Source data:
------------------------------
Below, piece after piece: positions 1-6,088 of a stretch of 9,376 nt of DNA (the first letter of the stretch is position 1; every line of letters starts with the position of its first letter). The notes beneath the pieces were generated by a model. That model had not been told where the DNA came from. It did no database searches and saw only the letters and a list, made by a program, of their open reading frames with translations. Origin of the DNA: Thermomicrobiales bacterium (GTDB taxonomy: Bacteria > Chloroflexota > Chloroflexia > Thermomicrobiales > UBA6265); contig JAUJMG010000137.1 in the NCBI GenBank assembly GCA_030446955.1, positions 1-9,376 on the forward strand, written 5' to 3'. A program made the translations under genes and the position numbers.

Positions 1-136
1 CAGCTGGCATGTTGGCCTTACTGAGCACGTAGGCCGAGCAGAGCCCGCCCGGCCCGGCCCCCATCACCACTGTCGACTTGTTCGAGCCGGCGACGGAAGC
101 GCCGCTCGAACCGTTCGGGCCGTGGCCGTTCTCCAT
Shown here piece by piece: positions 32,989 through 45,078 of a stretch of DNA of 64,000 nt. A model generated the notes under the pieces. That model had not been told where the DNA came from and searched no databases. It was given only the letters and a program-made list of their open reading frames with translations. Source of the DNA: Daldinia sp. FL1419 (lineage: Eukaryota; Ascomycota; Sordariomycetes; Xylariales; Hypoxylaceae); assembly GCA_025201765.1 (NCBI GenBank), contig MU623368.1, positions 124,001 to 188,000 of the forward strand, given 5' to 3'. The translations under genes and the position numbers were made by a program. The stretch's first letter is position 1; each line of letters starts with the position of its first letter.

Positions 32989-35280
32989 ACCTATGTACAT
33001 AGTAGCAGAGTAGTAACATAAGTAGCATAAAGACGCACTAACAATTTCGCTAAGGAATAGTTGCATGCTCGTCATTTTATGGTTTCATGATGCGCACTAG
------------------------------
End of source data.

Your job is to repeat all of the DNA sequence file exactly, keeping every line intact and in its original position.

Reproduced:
Below, piece after piece: positions 1-6,088 of a stretch of 9,376 nt of DNA (the first letter of the stretch is position 1; every line of letters starts with the position of its first letter). The notes beneath the pieces were generated by a model. That model had not been told where the DNA came from. It did no database searches and saw only the letters and a list, made by a program, of their open reading frames with translations. Origin of the DNA: Thermomicrobiales bacterium (GTDB taxonomy: Bacteria > Chloroflexota > Chloroflexia > Thermomicrobiales > UBA6265); contig JAUJMG010000137.1 in the NCBI GenBank assembly GCA_030446955.1, positions 1-9,376 on the forward strand, written 5' to 3'. A program made the translations under genes and the position numbers.

Positions 1-136
1 CAGCTGGCATGTTGGCCTTACTGAGCACGTAGGCCGAGCAGAGCCCGCCCGGCCCGGCCCCCATCACCACTGTCGACTTGTTCGAGCCGGCGACGGAAGC
101 GCCGCTCGAACCGTTCGGGCCGTGGCCGTTCTCCAT
Shown here piece by piece: positions 32,989 through 45,078 of a stretch of DNA of 64,000 nt. A model generated the notes under the pieces. That model had not been told where the DNA came from and searched no databases. It was given only the letters and a program-made list of their open reading frames with translations. Source of the DNA: Daldinia sp. FL1419 (lineage: Eukaryota; Ascomycota; Sordariomycetes; Xylariales; Hypoxylaceae); assembly GCA_025201765.1 (NCBI GenBank), contig MU623368.1, positions 124,001 to 188,000 of the forward strand, given 5' to 3'. The translations under genes and the position numbers were made by a program. The stretch's first letter is position 1; each line of letters starts with the position of its first letter.

Positions 32989-35280
32989 ACCTATGTACAT
33001 AGTAGCAGAGTAGTAACATAAGTAGCATAAAGACGCACTAACAATTTCGCTAAGGAATAGTTGCATGCTCGTCATTTTATGGTTTCATGATGCGCACTAG